Friday, April 10, 2009

"Lucretius in the European Enlightenment," School of History, Classics and Archaeology, University of Edinburgh, September 3–4, 2009.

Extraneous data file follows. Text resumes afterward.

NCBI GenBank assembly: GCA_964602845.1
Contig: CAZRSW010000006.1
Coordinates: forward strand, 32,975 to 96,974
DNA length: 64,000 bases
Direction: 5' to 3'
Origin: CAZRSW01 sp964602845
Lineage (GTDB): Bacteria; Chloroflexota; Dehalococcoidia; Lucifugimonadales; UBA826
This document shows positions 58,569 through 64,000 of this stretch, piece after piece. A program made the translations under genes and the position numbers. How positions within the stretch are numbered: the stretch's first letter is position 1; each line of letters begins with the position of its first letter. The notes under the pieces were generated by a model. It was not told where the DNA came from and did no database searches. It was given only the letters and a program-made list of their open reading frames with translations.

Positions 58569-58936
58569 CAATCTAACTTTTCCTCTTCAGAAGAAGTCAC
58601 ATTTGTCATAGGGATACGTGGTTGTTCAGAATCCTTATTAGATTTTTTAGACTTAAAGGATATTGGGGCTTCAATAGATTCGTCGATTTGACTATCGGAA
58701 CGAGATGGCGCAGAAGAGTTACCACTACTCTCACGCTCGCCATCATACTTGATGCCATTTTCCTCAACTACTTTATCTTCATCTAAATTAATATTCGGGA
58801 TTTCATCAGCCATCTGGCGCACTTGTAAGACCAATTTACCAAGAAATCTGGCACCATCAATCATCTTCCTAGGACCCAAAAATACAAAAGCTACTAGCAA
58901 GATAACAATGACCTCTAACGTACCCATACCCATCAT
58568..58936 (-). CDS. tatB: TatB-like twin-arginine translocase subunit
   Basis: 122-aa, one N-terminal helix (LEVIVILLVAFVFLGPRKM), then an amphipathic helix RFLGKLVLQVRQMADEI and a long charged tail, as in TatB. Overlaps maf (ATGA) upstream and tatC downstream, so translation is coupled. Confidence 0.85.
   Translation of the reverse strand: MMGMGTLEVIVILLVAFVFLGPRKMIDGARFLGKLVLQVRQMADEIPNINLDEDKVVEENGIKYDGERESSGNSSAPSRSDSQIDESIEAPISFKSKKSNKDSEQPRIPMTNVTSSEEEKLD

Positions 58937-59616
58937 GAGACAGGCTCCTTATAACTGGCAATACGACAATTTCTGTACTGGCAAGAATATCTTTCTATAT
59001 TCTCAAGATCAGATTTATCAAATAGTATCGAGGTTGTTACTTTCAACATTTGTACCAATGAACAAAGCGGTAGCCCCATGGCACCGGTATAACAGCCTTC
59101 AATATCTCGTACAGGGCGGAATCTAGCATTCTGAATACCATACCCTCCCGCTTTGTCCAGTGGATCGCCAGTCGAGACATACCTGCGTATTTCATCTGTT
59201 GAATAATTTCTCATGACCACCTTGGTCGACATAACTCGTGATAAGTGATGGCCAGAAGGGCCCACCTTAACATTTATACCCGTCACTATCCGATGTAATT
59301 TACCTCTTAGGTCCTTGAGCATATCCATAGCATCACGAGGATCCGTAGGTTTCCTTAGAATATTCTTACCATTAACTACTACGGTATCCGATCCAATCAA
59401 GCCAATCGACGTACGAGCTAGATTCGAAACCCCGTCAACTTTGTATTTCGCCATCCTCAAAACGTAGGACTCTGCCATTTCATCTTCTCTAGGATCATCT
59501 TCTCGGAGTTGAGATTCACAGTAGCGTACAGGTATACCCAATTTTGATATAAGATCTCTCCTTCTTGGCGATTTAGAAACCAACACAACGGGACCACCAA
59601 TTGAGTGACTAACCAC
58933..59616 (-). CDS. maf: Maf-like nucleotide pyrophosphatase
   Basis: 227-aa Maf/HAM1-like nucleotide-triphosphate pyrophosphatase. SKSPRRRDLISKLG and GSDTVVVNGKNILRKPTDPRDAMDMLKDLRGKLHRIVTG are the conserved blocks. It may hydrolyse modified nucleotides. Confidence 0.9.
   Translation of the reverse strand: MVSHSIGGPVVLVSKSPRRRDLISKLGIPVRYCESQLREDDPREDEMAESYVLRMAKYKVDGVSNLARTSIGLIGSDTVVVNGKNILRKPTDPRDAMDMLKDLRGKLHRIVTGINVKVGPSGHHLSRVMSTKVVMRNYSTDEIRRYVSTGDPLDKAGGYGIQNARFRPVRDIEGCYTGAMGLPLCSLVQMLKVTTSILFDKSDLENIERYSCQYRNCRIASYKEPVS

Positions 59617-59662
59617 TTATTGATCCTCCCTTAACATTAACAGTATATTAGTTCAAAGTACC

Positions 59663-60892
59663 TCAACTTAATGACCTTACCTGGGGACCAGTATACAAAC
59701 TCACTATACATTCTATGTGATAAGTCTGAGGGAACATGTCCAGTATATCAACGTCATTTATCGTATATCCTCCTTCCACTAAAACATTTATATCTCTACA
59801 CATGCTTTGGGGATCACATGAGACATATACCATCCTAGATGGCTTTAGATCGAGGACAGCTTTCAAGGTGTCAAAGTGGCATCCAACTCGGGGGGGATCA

The aim of this conference is to explore the impact of Lucretius’ De Rerum Natura on the intellectual and cultural history of Enlightenment Europe. Since its fifteenth-century rediscovery Lucretius’ work has never lacked for readers, critics and imitators. It is a text that has aroused unusual passions both positive and negative because of its philosophical content and the uncompromising voice in which that content is delivered. Virtually every major figure in the European Enlightenment was in some way influenced by Lucretius, and examining the reactions to Lucretius in the eighteenth century is essential to understanding the central intellectual concerns of the Enlightenment more generally, ranging from materialism and the influence of the passions on human affairs to the origins of organised religion. And yet, surprisingly little work has been done on the reception of Lucretius in the eighteenth century and the precise role his work played in the key intellectual debates of that period. Although recent important studies on the Enlight enment have given considerable attention to eighteenth-century Epicureanism, they have conceived of it as an abstract set of philosophical ideas, rather than the product of an ongo ing reception of Lucretius’ text and a complex dialogue among Lucretius’ readers. By focusing on various specific engagements with the text of De rerum natura in certain intellectual and literary contexts we shall not only provide a new and robust foundation for the study of Epicureanism in the Enlightenment, but also establish a new model for understanding the role the reception of ancient philosophy and literature played in European thought more generally.

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